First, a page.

Most importantly, as demonstrated in Bill Earl's Multi-tasking tutorial, this approach will allow us to control the robot without using the delay() function. Since the delay() function blocks all microprocessor activity, being able to perform actions without it will allow our robot to respond to its environment in real time.

The TB6612 breakout board tutorial only covers stepper motor control. However it is quite easy to control dc motors. Each motor is controlled with 3 pins. There are two digital inputs to control the direction of the motor, clockwise or counterclockwise. One analog pin is used to control the speed of the motor. By sending a value between 0 and 255 to this pin, we can vary the speed of the motor. The pins you use are your choice, just make sure that the pins you use for PWM are actually PWM pins!

Each basic command or direction the drive system can perform, is written as a function (or a method for the OOP crowd).

As an example, the code snippet below shows how moving forward is implemented:

void forward(int velocity)
     // velocity parameter not implemented yet
     velocity =  HALFSPEED;
     // set speed of rotation
     analogWrite(M1PWM, velocity);
     analogWrite(M2PWM, velocity);
     // set motor direction
     digitalWrite(M1CP1, LOW);
     digitalWrite(M1CP2, HIGH);
     digitalWrite(M2CP1, LOW);
     digitalWrite(M2CP2, HIGH);

The "variables" HALFSPEED and M1CP1 are examples of compiler directives. They were defined in the beginning of the MainDrive class. Everywhere the compiler encounters one of these, it will replace it with the number specified. Using compiler directives is a really good idea. It improves code readability and if need to change a pin assignment, we need only go back and make the change in one place, not in every location that pin assignment is used!

BLE, couldn't be simBLEr:

BLE connectivity is implemented using the CurieBLE library. Our robot advertises itself as a BLE service with the name "vbot101". This service has exactly one characteristic(so far), called mainDriveCharacteristic. This is a 2 byte characteristic that is write only. The first byte is a command byte and specifies what the motors on the robot should do. In principle we could specify 256 different commands or activities using this single byte. The second byte is a speed or velocity byte. This specifies a value from 0 to 255 that would be passed into analogWrite() function providing a PWM signal to each motor. Currently this byte is not implemented to do anything but is a future goal of this project.

Interactions over BLE are implemented with event handlers. In addition to the actions which handle the BLE connect/disconnect events, we implement an event handler to deal with changes to the mainDriveCharacteristic:

  * This event handler responds to changes to the mainDriveCharacterisitc 
  * when they are made across 
  * the BLE connection. For now, the speed/velocity component of the 
  * mainDriveCharacteristic will not be
  * implemented,.
void mainDriveCharacteristicWritten(BLECentral& central, BLECharacteristic& characteristic)
 const unsigned char* mainDriveCommand = mainDriveCharacteristic.value();
 int cmd = mainDriveCommand[0];
 int velocity = mainDriveCommand[1];

This event handler lives outside of the setup() and loop() functions. It will be called whenever there is a change written to mainDriveCharacteristic over BLE by the user interface running on the browser.

The characteristic and it's event handler are connected to each other in the setup() function:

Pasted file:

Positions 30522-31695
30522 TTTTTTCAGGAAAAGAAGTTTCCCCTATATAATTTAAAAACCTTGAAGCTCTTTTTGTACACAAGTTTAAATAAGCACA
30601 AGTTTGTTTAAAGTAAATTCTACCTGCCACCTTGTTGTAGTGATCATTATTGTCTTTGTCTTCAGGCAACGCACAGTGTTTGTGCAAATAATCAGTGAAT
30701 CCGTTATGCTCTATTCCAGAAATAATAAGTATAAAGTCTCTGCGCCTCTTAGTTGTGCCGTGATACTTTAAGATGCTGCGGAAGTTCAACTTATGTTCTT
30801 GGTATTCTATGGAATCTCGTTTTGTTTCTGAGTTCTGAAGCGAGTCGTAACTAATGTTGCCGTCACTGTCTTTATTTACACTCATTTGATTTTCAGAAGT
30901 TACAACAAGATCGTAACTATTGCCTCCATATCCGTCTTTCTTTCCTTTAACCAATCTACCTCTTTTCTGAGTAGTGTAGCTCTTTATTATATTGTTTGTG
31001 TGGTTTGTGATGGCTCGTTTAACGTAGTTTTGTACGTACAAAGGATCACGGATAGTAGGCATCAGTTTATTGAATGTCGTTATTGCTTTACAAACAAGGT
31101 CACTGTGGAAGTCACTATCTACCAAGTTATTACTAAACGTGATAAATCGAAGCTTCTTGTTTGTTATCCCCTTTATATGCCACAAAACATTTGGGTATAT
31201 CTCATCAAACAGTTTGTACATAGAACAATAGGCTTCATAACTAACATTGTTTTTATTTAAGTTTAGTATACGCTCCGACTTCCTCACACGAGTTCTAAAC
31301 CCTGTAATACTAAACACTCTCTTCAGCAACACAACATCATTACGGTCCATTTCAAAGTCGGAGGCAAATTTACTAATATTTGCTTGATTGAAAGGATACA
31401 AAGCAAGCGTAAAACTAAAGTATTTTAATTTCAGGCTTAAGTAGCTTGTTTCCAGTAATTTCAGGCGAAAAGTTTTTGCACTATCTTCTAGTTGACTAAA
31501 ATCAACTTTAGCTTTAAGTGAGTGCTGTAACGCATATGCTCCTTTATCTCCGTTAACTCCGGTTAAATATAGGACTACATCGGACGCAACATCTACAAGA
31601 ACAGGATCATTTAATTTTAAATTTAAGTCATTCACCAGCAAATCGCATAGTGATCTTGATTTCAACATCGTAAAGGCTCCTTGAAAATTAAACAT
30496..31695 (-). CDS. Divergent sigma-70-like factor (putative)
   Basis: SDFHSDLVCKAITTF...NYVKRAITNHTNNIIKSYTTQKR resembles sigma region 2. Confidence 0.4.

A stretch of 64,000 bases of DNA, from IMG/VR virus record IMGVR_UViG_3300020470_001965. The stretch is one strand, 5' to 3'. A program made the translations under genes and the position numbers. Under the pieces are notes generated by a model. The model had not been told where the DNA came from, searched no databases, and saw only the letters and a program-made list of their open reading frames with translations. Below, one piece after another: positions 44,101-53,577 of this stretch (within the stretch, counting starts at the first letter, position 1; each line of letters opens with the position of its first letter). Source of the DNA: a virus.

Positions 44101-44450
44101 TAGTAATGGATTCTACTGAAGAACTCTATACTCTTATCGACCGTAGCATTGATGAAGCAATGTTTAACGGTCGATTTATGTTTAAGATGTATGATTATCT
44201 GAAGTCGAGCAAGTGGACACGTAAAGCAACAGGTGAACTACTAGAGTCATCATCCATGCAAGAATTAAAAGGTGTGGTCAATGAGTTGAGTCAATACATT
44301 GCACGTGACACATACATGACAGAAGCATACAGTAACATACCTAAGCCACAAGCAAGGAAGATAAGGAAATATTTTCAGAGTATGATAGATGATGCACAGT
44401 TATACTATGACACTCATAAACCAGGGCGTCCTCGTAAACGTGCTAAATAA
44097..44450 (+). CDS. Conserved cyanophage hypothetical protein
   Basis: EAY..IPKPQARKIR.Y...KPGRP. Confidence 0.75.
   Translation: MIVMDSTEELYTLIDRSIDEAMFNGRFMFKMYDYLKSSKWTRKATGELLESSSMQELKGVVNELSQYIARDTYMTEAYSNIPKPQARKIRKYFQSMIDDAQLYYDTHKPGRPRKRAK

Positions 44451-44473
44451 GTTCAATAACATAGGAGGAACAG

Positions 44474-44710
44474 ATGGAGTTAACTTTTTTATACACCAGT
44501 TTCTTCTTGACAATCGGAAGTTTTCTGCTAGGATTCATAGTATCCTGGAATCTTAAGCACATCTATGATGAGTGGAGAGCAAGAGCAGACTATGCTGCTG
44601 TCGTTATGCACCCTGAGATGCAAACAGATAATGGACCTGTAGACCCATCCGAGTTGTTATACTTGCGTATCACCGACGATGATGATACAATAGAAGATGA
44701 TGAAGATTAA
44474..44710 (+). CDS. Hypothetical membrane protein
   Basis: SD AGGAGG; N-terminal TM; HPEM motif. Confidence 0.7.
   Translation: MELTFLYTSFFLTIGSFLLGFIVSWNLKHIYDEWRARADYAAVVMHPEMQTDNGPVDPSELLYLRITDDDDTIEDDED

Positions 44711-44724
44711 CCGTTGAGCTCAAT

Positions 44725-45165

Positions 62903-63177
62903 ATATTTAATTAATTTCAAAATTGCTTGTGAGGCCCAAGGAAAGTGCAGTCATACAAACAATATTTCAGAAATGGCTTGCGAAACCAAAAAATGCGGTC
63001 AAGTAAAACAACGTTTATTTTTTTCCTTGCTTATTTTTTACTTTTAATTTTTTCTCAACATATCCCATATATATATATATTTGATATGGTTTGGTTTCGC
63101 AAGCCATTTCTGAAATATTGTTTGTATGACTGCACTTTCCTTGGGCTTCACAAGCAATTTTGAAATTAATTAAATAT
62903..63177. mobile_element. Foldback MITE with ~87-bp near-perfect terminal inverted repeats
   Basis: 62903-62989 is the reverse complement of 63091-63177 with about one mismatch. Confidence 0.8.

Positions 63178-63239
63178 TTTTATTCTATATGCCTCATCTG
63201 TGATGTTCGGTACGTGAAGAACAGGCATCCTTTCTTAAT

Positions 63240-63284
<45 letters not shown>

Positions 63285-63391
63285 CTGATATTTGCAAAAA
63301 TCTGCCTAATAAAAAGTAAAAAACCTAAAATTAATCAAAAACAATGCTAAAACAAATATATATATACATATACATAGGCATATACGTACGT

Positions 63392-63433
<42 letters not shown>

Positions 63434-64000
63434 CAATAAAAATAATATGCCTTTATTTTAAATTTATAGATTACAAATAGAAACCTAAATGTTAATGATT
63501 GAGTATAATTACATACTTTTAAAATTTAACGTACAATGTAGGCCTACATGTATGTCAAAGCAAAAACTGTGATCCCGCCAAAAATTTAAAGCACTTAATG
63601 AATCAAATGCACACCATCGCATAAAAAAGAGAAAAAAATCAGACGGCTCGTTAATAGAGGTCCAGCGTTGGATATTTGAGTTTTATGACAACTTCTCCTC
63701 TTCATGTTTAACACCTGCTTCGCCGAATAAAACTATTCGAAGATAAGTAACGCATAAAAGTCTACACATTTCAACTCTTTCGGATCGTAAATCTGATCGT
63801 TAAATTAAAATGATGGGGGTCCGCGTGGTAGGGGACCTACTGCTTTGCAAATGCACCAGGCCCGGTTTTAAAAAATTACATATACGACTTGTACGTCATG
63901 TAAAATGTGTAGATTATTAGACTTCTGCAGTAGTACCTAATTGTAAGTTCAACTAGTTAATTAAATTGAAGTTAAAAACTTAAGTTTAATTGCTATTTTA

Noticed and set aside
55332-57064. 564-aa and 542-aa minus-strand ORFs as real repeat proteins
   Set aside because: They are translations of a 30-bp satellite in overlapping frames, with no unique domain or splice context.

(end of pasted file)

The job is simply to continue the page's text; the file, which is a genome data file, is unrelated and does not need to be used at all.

mainDriveCharacteristic.setEventHandler(BLEWritten, mainDriveCharacteristicWritten);

The Web Site/User Interface:

The Web Bluetooth API allows communication with devices over BLE through a web browser. Imagine walking up to a kiosk, device, amusement park ride, etc. and connecting with the object's (or thing's for the IOT types) own web page. Browsers are everywhere and the universal interface to your device can be everywhere as well with the Web Bluetooth API.

There is an abundance of information available on the Web Bluetooth API:

Additionally I have posted two projects on Hackster.io implementing it:

Keep in mind the Web Bluetooth API is not universally implemented yet, so it might not be the solution for production today, but certainly will be in the future. For current compatibility see the implementation status page.

While it may seem a bit daunting at first, you will eventually look forward to designing and building your own web pages to interact with your projects! My opinion is that the best way to learn how to do this is to dig into the code to get an idea not only of how it is written, but also how the file structure should be set-up. Then jump in and try to implement your idea!

The project web site has two Javascript files. One represents the robot, voicebot.js and handles the bluetooth connectivity. The other, app.js, connects the commands from the html.index page to the voicebot.js file.

If you still have questions after reading the documentation available, my prior projects and the code here, send me a note.

The interface page is specified in the html.index allows you to click on icons to move the robot around in addition to being able to utilize voice commands. This is important due to a bit of a latency in response to the voice commands. If the robot is heading for a a fall, and it takes some time to responds to the command "halt!", you can always just click on the stop icon. I used emojis from emojione.com to provide a fun and stylized look to the interface.

The annyang voice recognition library is easy to use and well documented. I won't go into details her. Reading the annyang docs, reading the code for this project and my prior project linked above will teach your more than a summary here. "Don't repeat yourself", as they say . . .



VoiceBot101 Github Repository
This is the complete project code. In order to access the web page to control, enable the bluetooth flag on your chromebook's Chrome browser and go to: https://lachendekatze.github.io/voicebot-101/


Voice Bot 101 Basic Schematic